“I had an easy, relaxing day before the game,”  he explained.  “Was I thinking about it being Elmwood and last year?  Yes, but it’s our park, my home mound, and it helps to have your teammates and family around you for support.  Today was definitely redemptive because it was so hard last year with losing and having all our seniors go out that way.  I was close with a lot of those guys and today was a nice feeling to come back and play the way we did.  I didn’t try to overthink anything, I just tried to focus.  The two unearned runs in the third made my life a little easier.”

Coldwater (17-6) won it with 3 runs on just 5 hits,  they committed one error and stranded 8 men on base;  but they were aggressive with those five hits, stealing and taking the extra base with every opportunity.

Elmwood lost it on just 4 hits, committed 4 errors, and left three on base.  And Thobe saw to it that there were no aggressive opportunities on the bases.

Coldwater was aggressive on the bases, dictating the pace of the game and forcing Elmwood mistakes.

Coldwater was aggressive on the bases, dictating the pace of the game and forcing Elmwood mistakes.

If you play the game long enough you come to understand that there really is no revenge in baseball.  Sometimes you just have a bad day – you hit the ball hard, but at someone.  You throw the perfect pitch, but someone else makes the perfect swing.  A lot of things can happen…or nothing can happen.

“And really that’s what happened to us last year,” said coach Brian Harlamert.  “We never strung any hits together.  They (Elmwood) simply had a better day.

“But last year was last year and this year is this year.  Dylan Thobe went out there today and had a dominating game.  Elmwood is a solid team and sometimes in the tournament the hardest game to win is your first one.  You saw a lot of low-scoring games around the area this week so for us to get one run early and tack on two more in the third was big for our pitcher.  And Dylan really gave us a chance with how he pitched.”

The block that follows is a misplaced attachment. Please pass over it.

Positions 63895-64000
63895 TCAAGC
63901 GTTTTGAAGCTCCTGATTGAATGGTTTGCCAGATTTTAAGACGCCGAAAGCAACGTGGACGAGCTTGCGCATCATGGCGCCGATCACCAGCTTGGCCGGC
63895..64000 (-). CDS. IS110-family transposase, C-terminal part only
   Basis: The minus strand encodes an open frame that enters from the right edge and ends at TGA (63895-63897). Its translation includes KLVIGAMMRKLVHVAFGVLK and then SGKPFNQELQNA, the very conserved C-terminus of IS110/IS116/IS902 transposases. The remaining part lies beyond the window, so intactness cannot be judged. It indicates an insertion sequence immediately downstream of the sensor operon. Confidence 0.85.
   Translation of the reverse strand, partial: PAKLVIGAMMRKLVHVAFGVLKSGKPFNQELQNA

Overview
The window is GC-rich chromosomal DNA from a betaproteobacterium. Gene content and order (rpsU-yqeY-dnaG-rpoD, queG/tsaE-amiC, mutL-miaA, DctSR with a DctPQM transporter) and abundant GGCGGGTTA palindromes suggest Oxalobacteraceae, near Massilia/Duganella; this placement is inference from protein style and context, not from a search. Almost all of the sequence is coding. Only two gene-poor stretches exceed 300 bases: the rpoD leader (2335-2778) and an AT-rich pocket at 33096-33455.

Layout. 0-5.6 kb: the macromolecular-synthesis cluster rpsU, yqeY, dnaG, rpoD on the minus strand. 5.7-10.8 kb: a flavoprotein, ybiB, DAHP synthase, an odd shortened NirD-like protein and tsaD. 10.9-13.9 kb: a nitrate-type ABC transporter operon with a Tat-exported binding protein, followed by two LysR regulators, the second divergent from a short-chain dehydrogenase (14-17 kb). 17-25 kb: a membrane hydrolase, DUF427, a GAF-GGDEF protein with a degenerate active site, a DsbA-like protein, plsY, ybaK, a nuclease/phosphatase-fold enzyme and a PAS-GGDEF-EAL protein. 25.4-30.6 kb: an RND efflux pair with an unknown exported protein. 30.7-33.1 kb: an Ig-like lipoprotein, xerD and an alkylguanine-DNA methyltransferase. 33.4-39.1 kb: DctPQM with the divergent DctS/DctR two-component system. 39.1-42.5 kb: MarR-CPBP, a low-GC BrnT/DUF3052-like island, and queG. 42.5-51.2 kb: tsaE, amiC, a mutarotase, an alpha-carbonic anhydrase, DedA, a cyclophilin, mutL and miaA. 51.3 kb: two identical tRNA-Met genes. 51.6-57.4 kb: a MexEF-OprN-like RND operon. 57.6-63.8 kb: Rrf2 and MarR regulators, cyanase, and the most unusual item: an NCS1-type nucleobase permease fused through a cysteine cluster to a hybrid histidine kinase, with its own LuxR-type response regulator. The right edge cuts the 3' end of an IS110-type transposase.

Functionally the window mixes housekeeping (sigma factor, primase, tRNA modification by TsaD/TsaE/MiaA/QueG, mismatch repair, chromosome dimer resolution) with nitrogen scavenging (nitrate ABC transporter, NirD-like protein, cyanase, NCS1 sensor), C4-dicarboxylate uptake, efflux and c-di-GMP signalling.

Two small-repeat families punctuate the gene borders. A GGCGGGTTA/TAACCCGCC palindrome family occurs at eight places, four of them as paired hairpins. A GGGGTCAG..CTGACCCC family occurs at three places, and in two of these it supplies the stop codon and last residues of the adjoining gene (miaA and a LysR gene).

Still, five hits is hardly dominating from an offensive standpoint.  And were it not for the two unearned runs in the third Thobe and the Cavaliers might have faced the seventh inning with a 1-0 lead, instead of 3-0.

“That’s true, but sometimes that’s how it goes,”  added Harlamert.  “What we tried to do was make things happen.  We bunted, we ran, we were aggressive and tried to dictate the pace of things.  We put pressure on them and their third baseman made a few mistakes.  So yeah, it’s always a concern to score runs, but the idea is to get a ‘W’, regardless if you win 1-0, or 3-0.”

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Regardless of the margin of victory, the vehicle for victory was Dylan Thobe, who needed just an hour and eighteen minutes to finish off his masterpiece and send Coldwater to the tournament’s second round next week.

“Dylan’s been playing for three years and this is his time to be the ace, and he’s proving that.  He’s 6-1 and he’s had dominating games throughout the year.  So if we can ride that big boy for a few more games we like our chances.  We feel good about our defense, and as long as you can throw strike one, like he did today, you put pressure on the opposing team.  If you take away his first start of the year, he’s won six in a row and had one no-decision.  We’ve won each of his last seven starts and this time of the year it’s all about winning and moving on.”

They will move on to next week against an opponent yet to be determined by game’s end, but to Brian Harlamert it doesn’t make much difference when your pitching is anywhere near like Thobe on Friday.

“There’s no one pitcher or team out there that we’re afraid of,” he concluded.  “If Coldwater does its thing I feel like we’re in a position of being the team that’s hunted.  We know  there’s two or three pretty good teams out there, but we’ve already beaten a couple of them, so we feel good about our team and we like that challenge.  If we have Dylan Thobe on the mound and he pitches like he did today we have an edge…and we like that edge.”

He made 'em chase...Dylan Thobe got a head in the count and made Elmwood hitters swing at pitches out of the strike zone.

He made ’em chase…Dylan Thobe got a head in the count and made Elmwood hitters swing at pitches out of the strike zone.